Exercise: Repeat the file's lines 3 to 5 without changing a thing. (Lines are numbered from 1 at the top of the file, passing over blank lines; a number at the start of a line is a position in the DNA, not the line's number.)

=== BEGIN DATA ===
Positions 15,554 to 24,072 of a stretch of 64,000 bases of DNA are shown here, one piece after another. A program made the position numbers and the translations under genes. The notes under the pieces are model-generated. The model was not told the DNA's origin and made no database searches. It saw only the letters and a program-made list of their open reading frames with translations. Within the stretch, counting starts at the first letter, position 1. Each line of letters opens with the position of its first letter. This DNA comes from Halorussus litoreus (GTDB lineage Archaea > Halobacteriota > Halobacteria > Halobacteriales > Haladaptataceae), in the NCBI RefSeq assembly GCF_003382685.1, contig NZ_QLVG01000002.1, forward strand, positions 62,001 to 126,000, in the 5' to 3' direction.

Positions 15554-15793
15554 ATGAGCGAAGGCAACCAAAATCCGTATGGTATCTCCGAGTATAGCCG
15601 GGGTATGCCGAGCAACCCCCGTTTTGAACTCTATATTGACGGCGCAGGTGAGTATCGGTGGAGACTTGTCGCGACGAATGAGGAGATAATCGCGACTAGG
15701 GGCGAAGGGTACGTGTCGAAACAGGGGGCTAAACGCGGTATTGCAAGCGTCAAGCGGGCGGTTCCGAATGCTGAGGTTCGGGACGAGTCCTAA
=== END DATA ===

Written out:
15554 ATGAGCGAAGGCAACCAAAATCCGTATGGTATCTCCGAGTATAGCCG
15601 GGGTATGCCGAGCAACCCCCGTTTTGAACTCTATATTGACGGCGCAGGTGAGTATCGGTGGAGACTTGTCGCGACGAATGAGGAGATAATCGCGACTAGG
15701 GGCGAAGGGTACGTGTCGAAACAGGGGGCTAAACGCGGTATTGCAAGCGTCAAGCGGGCGGTTCCGAATGCTGAGGTTCGGGACGAGTCCTAA